What SEC expansion might mean for South Carolina’s bottom line

·4 min read

The Southeastern Conferences member institutions are slated for a major pay raise.

With the additions of Oklahoma and Texas on the horizon following a wild week-plus of seismic shifts in college football, the SEC should see another significant jump in how its schools make money in the not-so-distant future.

“This the money play,” Tom Regan, an expert on the economic impact of sports at the University of South Carolina, told The State on Wednesday. “(Texas and Oklahoma) know in the long term the SEC is where the bigger dollars are going to be.”

The “bigger dollars” Regan referenced are in the lucrative television rights deal the SEC and ESPN recently agreed on that’s set to begin in 2025. The contract is reportedly worth $3 billion over its life and will pay the conference $300 million annually. The SEC’s current deal with CBS pays $55 million per year for its broadcasting rights.

With the new deal in tow shortly, each SEC team stands to receive a major raise from the annual media rights pie. Under the current structure, that piece amounted to $45.5 million in the fiscal year that concluded on Aug. 30, 2020 according to a report from USA Today.

Given the massive interest Oklahoma and Texas would bring to the league (take Texas’ Longhorn Network as a prime example), the general interest in SEC football stands to benefit from those additions while introducing a new slate of TV markets into its footprint.

“When you talk about Austin, Texas it’s not the largest media market — it’s not Chicago, it’s not a Houston or whatever,” Regan explained. “But in that Oklahoma region, because of the radio networks that they have and the draw that they have coming out of Oklahoma, that’s a significant add to the SEC because you break into another Midwestern (region).”

The additions of Texas and Oklahoma also stand to have a near-immediate impact on the economics of Columbia.

According to research done by Regan as part of an economic impact study regarding South Carolina athletics and the Columbia metropolitan area during the 2013-14 school year, Gamecocks athletic events had a nearly $200 million effect on the region over that span (or nearly $230 million in 2021 when adjusted for inflation).

Regan, a sport and entertainment management professor at USC, told The State that a home game against either Texas or Oklahoma at Williams-Brice Stadium could bring as much as $7 million to $8 million to the local economy given their ardent supporters.

“It’s definitely going to help because when teams like that — they’re like Alabama, Florida, Georgia, Tennessee — they travel,” he said. “Texas A&M, when they play here, they travel. (Oklahoma and Texas) are going to bring 10,000 strong into Colombia.”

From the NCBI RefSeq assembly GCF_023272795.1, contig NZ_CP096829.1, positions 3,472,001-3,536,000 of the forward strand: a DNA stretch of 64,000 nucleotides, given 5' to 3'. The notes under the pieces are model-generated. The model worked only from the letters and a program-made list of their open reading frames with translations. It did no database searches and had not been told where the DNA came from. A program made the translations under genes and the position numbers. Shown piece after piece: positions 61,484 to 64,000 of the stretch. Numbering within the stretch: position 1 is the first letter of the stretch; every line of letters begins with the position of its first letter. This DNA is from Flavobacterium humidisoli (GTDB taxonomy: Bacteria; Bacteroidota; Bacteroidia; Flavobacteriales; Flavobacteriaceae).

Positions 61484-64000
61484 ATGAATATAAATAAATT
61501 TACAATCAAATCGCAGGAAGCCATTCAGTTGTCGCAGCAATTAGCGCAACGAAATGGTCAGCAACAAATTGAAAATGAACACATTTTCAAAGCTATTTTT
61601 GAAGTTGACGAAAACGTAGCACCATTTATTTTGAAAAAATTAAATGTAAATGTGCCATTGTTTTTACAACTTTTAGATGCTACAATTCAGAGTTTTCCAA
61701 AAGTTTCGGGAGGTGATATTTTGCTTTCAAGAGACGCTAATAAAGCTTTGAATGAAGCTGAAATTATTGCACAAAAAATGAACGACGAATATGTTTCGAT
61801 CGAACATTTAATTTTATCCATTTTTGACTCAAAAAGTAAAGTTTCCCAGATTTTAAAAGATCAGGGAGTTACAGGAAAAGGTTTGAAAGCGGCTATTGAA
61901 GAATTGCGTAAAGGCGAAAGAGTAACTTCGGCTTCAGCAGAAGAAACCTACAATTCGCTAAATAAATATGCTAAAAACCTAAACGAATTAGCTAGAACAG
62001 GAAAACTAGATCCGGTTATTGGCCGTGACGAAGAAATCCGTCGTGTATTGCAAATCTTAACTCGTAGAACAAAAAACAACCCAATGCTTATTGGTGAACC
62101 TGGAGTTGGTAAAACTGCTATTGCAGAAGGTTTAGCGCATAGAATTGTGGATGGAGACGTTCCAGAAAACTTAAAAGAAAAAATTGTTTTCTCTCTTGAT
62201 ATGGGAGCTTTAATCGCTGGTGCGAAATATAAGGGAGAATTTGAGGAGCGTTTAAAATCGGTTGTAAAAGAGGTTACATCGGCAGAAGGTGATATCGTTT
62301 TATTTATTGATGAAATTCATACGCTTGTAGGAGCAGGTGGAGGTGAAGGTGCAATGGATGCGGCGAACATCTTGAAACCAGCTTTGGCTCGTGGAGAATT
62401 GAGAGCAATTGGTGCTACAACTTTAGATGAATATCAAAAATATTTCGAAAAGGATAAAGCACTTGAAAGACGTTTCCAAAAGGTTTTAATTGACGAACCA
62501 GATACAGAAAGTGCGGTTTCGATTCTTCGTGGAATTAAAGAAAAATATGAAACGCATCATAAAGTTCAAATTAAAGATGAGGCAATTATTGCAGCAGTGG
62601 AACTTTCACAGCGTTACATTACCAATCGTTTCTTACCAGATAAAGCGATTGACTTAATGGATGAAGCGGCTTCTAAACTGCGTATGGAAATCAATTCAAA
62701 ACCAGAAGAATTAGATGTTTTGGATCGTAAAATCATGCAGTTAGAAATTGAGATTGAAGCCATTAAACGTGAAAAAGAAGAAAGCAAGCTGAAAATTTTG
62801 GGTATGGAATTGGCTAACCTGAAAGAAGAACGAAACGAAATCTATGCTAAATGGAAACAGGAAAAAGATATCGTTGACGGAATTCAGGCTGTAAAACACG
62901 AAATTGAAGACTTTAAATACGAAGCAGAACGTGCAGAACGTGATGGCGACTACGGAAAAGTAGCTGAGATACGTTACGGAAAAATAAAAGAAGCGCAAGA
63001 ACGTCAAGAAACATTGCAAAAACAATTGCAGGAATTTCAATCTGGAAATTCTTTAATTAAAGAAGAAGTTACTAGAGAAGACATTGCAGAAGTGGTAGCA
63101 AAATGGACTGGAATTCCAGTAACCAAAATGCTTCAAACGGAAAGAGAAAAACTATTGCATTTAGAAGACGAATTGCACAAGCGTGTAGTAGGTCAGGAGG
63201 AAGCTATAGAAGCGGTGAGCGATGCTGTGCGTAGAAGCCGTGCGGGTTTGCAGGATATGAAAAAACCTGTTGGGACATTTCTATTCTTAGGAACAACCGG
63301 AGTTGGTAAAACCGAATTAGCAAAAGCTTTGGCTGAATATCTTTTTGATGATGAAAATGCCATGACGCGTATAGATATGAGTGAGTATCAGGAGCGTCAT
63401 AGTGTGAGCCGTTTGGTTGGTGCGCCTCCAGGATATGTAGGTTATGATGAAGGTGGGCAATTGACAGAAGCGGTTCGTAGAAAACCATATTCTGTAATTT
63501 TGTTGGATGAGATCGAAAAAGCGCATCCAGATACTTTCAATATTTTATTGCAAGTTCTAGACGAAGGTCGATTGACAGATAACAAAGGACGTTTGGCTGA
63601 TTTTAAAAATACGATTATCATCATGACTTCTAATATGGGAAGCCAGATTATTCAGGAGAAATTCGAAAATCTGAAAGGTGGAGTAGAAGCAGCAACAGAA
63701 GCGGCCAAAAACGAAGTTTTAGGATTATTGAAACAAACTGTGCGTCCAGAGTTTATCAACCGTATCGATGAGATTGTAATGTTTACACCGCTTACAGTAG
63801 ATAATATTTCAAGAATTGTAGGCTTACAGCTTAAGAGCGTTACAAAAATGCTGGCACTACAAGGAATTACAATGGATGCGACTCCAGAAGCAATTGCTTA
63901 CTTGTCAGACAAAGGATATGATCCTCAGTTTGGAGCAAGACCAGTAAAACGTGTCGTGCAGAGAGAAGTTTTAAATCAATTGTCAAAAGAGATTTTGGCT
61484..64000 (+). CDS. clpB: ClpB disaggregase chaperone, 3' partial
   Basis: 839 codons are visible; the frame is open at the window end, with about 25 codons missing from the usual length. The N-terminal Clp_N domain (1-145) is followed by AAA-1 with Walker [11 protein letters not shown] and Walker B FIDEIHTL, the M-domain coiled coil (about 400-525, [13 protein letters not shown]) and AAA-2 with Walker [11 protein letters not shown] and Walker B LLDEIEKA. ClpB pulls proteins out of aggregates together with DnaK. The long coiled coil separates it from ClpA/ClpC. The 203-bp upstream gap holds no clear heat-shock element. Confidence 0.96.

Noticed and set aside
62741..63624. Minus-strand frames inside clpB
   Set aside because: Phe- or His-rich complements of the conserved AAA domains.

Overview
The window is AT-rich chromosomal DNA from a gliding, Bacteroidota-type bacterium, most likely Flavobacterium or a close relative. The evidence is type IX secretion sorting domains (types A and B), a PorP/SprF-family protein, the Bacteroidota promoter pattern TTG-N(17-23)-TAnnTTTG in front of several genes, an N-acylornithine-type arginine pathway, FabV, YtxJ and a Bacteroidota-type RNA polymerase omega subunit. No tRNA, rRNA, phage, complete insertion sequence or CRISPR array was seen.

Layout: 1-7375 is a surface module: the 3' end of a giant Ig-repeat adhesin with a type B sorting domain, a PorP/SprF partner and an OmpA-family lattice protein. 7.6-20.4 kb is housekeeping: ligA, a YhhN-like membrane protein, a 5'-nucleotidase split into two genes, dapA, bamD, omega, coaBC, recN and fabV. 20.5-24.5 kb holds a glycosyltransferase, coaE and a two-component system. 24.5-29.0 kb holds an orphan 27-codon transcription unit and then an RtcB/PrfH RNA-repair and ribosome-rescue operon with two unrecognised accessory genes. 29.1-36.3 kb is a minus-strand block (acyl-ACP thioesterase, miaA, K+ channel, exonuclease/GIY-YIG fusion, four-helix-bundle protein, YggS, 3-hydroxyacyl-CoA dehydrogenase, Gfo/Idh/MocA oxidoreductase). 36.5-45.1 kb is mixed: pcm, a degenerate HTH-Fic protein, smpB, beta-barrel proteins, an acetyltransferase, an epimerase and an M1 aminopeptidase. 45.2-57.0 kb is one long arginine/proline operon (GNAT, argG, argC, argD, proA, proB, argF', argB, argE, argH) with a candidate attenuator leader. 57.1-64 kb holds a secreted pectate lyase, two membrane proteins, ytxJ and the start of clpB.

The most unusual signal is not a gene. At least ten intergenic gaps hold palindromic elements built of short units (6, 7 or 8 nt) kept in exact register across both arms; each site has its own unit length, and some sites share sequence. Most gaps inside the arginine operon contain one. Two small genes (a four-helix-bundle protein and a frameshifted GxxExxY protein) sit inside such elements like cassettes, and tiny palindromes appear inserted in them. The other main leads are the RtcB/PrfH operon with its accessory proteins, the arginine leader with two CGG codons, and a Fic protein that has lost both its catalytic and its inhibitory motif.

“It’s not just going to be a Columbia deal — it’s going to be a state deal,” he continued. “(Opposing fans) are going to come in for the game. They’ll go down to the coast. They’ll go down to Charleston. And you’ll see in the studies that I’ve done for South Carolina, that’s what these out-of-town fans do.”

From a conference-wide perspective, there are immediate downsides for a program like South Carolina in adding schools with the financial muscle of Texas and Oklahoma.

The South Carolina athletic department spent the 10th-most money of any SEC school not including Vanderbilt during the 2018-19 school year, according to USA Today’s database on spending in college athletics.. It also earned the ninth-most revenue of league schools over that same time frame.

Texas, by contrast, led the nation in athletic department revenue in 2018-19 at more than $223 million — almost 63% more than South Carolina earned on the whole over that span.

Oklahoma earned $163 million in revenue during the 2018-19 school year, but still out-earned USC by roughly $23 million.

“I don’t know why they would want to leave,” former USC head coach Steve Spurrier quipped of Texas and Oklahoma last week ahead of his induction into the South Carolina Football Hall of Fame. “Oklahoma gets in that final four winning the Big 12 every year, and I believe I’d stay there and keep winning the Big 12.”

Texas and Oklahoma’s additions to the SEC are now a matter of when, not if. SEC Commissioner Greg Sankey released a statement on Tuesday confirming both schools had asked the league to be added for the 2025 season — though it’s largely expected they’ll join sooner.

The Longhorns’ and Sooners’ eventual moves are a massive money grab that will — and already has — reverberate around college football. This time is different than the last round of realignment, though. This time, the blue bloods are getting involved and the cash at stake is enough to match the gross domestic product of most small countries.

“When we look back on it you’re going to these two schools are taking the power that they have financially and everything else to align with the number one conference in the country,” Regan said. “Therefore, they’re moving the ball and when we look back on this at five years, we’re going to see this is going to be a huge move.”

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